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Homemade Greek Yogurt

Making Greek yogurt from scratch is quite simple. The process may take 20 hours, but it's mostly fermentation and straining time, and it's worth the wait. Homemade Greek yogurt is thick, creamy, and full of flavor, and you can use it in all sorts of different ways. This recipe was adapted from T and T kitchen and atelier. Although most recipes, including the one I followed, suggest leaving your oven light on while the yogurt is resting in it, I found it doesn't make any difference. I leave mine in the darkness of a closed oven for 16 hours and get a perfect batch of yogurt every time. Once you make your own yogurt, you can use the bacteria cultures present in it to serve as the starter for your next batch. However, the third or fourth-generation starter might not be as tasty as a first-generation starter, so be sure to invest in some new bacteria.

Homemade Greek Yogurt

Category: Breakfast

Recipe in PDF format (print friendly)

  • Yields 600g of yogurt
  • Prep time: 10min + fermentation and straining time
  • Cook time: 5min
  • Total time: 20h 15min
  • Difficulty: Basic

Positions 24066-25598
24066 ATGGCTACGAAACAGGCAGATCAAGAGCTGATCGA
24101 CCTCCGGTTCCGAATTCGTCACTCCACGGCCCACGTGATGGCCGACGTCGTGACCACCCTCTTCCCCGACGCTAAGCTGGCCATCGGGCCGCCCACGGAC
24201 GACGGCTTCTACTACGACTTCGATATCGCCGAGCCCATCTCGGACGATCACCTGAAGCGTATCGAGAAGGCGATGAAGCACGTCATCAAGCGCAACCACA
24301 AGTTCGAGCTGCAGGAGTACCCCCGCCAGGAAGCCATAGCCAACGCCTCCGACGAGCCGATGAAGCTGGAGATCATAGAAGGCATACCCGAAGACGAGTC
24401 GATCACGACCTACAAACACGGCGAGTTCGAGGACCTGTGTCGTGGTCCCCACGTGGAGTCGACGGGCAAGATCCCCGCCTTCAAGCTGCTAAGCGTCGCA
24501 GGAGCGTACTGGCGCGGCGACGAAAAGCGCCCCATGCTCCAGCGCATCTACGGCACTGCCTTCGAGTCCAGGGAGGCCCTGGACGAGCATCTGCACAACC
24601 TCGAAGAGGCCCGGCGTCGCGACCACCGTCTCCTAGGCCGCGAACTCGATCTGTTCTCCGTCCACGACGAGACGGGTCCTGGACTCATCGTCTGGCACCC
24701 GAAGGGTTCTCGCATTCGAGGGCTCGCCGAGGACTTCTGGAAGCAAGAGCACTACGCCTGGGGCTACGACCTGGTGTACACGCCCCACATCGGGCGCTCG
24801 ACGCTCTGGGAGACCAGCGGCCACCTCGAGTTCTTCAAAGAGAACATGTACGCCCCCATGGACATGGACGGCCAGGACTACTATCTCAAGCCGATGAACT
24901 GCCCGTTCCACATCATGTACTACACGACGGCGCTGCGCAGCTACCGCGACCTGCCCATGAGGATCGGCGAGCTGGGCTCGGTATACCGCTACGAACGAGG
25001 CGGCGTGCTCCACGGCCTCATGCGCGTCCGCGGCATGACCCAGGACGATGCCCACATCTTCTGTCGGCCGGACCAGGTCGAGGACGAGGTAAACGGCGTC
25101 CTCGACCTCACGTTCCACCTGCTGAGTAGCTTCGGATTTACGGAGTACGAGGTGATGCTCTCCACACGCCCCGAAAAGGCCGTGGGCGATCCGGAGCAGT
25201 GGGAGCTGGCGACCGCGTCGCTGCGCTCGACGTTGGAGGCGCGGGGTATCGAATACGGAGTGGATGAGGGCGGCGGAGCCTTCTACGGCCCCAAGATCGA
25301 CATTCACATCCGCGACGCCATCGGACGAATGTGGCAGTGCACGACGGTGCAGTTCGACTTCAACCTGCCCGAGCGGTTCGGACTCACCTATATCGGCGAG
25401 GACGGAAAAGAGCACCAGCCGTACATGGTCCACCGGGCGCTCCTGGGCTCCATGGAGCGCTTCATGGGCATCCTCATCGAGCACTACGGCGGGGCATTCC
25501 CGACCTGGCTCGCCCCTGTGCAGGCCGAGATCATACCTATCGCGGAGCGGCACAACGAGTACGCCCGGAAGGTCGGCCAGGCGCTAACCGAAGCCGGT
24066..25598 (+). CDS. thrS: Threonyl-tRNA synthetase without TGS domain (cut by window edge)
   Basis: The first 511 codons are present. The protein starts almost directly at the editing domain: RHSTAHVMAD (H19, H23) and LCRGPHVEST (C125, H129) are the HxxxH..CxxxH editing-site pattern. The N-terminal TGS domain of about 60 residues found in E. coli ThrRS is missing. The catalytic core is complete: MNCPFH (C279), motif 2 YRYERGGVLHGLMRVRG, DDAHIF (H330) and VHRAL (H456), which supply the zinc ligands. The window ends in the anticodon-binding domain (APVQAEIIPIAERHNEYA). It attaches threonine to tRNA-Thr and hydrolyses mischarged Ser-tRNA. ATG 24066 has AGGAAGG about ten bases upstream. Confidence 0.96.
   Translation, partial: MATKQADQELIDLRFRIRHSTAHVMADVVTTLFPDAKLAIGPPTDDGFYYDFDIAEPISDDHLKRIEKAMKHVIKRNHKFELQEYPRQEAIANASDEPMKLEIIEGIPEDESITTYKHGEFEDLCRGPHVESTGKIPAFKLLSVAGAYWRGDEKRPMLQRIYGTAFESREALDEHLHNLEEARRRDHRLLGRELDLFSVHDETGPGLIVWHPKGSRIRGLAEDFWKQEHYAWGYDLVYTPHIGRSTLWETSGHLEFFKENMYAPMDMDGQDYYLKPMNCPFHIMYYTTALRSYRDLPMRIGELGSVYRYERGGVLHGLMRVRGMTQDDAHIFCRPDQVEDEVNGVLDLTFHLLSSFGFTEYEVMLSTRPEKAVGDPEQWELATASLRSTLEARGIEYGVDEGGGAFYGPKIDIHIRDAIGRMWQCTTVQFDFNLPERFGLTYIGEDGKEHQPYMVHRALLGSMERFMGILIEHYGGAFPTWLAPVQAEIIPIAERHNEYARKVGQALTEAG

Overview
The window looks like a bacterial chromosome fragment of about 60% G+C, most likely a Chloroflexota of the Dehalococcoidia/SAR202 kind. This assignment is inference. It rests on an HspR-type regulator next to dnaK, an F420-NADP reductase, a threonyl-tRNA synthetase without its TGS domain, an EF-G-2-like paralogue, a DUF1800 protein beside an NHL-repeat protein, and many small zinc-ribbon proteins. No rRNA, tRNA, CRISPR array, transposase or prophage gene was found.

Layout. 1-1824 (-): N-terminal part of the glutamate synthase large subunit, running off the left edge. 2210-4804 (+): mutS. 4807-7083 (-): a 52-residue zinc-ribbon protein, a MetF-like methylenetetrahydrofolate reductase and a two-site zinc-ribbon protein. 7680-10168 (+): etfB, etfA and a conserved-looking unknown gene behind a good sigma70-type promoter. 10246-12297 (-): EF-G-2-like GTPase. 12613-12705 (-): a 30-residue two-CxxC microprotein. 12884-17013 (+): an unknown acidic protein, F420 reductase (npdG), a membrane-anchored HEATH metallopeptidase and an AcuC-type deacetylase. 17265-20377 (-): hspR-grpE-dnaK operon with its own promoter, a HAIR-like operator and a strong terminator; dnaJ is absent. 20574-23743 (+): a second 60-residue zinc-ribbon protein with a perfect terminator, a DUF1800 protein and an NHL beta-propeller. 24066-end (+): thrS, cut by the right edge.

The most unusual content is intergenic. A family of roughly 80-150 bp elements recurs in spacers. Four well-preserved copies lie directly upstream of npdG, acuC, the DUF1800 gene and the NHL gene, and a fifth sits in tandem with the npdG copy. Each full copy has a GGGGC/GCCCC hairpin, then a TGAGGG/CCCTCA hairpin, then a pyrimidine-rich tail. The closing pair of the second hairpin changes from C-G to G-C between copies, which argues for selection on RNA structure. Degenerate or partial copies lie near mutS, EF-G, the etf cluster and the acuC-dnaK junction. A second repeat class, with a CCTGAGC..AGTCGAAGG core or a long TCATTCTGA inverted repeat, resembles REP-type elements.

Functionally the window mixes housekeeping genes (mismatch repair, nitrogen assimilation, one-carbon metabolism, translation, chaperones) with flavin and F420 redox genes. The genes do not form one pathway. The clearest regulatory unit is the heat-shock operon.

• 1l whole milk
  • 4 tbsp store-bought Greek yogurt


Pour 1 liter of milk into a saucepan, reserving 4 tablespoons. Let the milk heat until the skin has formed on the surface and the milk is just nearly scalding. Remove from heat and allow to cool to approximately 40°C. Meanwhile, combine store-bought Greek yogurt and the reserved milk. Once the milk has cooled, make a slit in the milk skin using a knife and pour the yogurt mixture into the milk through the hole. Cover the saucepan with a clean kitchen cloth, put it in your oven, and close the oven door. Let the yogurt ferment for 16 hours. The next morning, take the saucepan from the oven and remove milk skin from the surface. You now have plain yogurt. To make Greek yogurt, you have to strain it. This process gets rid of all the excess water and makes your yogurt thicker and much creamier. Place the cheesecloth or muslin cloth into a sieve, with a bowl placed underneath. Transfer the yogurt into the cloth and allow it to strain for 3 to 4 hours in the refrigerator. Be careful not to over-strain the yogurt. If you leave it straining too long, it will lose most of its water content, becoming a cheese instead of yogurt. Once the yogurt has achieved your desired consistency, transfer it to a glass or ceramic bowl, cover it with cling film, and store it in your refrigerator. It should last at least a week, if not longer.

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